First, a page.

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Atmospheres of Change: Virtual Production

There is much we cannot see about change as it occurs. Virtual production indicated a shift in traditional workflows of filmmaking at a time when the world was going through massive upheaval–The COVID-19 pandemic. What made this case a rich resource for theorizing was that it offered an opportunity to examine change as it occurs. The technology had vast possibilities, even if many of these possibilities were yet to be realized. Drawing from trade and fan publications, I begin by exploring how sound was first introduced to film production in the year 1930, shedding light on pre-existing representations of production atmospheres. I then turn to contemporary artifacts in the year 2020 which showed how shifts in production pipelines through virtual production were being represented. I conclude by offering a medium-based approach to the LED screen as a way to articulate how technological objects can be mediums for relational exchange. Building upon existing theories of technological frames as developed by social constructivists, I propose an “atmospheric frame.” The atmospheric frame gives rise to situations of negotiation and these situations are jumping-off points for theorizing around labor, economics and policies in adopting new technologies. My thesis is meant to be a start and not an end. How do we understand change as it occurs? What could be this ongoing heuristic?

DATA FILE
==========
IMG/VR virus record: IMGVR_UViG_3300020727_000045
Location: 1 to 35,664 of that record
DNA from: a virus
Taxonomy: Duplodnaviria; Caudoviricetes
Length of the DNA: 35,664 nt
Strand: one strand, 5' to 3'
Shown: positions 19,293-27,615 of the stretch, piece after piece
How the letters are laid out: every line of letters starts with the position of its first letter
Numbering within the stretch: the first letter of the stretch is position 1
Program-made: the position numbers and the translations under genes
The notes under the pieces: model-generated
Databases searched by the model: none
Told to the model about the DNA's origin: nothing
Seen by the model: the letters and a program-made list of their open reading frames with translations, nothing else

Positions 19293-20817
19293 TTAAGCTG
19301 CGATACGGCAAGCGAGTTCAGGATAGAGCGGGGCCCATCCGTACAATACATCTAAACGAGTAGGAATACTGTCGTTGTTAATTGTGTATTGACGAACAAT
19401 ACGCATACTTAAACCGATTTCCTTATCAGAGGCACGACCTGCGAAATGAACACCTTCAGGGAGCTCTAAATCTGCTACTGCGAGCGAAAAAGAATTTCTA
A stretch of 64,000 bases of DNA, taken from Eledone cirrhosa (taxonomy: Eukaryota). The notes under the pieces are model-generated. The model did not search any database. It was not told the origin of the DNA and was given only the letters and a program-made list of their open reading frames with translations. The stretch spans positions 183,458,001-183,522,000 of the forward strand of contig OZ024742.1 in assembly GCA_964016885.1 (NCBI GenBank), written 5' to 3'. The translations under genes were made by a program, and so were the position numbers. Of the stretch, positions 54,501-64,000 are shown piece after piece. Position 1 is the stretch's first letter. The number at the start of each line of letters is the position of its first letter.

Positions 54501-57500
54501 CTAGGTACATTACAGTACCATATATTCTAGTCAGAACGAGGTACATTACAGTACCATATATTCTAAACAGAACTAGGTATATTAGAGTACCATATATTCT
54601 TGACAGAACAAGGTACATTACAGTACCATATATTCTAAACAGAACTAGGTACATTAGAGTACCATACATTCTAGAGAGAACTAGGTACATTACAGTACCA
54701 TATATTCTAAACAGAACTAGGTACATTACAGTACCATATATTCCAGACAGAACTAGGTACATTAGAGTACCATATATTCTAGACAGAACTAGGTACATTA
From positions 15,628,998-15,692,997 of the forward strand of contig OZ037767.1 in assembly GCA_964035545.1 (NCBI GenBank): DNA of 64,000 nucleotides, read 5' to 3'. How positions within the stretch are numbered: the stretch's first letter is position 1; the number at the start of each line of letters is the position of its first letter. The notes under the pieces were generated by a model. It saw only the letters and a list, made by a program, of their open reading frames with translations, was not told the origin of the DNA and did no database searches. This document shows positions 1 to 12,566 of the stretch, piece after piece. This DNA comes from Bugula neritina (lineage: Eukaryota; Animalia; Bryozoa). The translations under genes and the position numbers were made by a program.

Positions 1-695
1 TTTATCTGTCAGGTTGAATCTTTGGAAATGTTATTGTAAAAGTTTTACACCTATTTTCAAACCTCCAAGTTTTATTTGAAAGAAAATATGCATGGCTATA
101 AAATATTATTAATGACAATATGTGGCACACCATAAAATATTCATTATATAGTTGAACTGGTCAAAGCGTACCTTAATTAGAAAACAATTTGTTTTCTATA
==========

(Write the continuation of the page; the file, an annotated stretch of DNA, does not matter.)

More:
Srushti Kamat
Written by
Srushti Kamat

Srushti Kamat is a writer/producer examining the intersection of filmmaking, emerging technology and civic participation. Born in Mumbai, India, she was raised in Singapore and earned a Bachelor of Arts Degree (Hon.) in History and Journalism from the University of Oregon.

During her undergraduate years, she co-founded and co-directed Majesty Digital, an initiative to bring women of color both behind and in front of the camera. Her thesis examined the role of Instagram’s features in crafting space for South Asian micro-influencers of the diaspora utilizing the hashtag #unfairandlovely to create and challenge their own hyphenated identities. She realizes that was a long sentence and thanks you for sticking around. At MIT, she is keen to expand upon virtual space-creation and the tools it can provide for impending and ongoing global issues within health, education and activism.

While she has produced films internationally, from Sri Lanka and Vietnam to Washington state and England, the guiding inquiry at the center of this work has remained focused on counter-perceptions of place, identity and home. She joins class of ’22 after working as a producer at Blue Chalk Media in Portland, Oregon, Telescope Studios, Singapore and on projects for Oregon Public Broadcasting.

Srushti Kamat Written by Srushti Kamat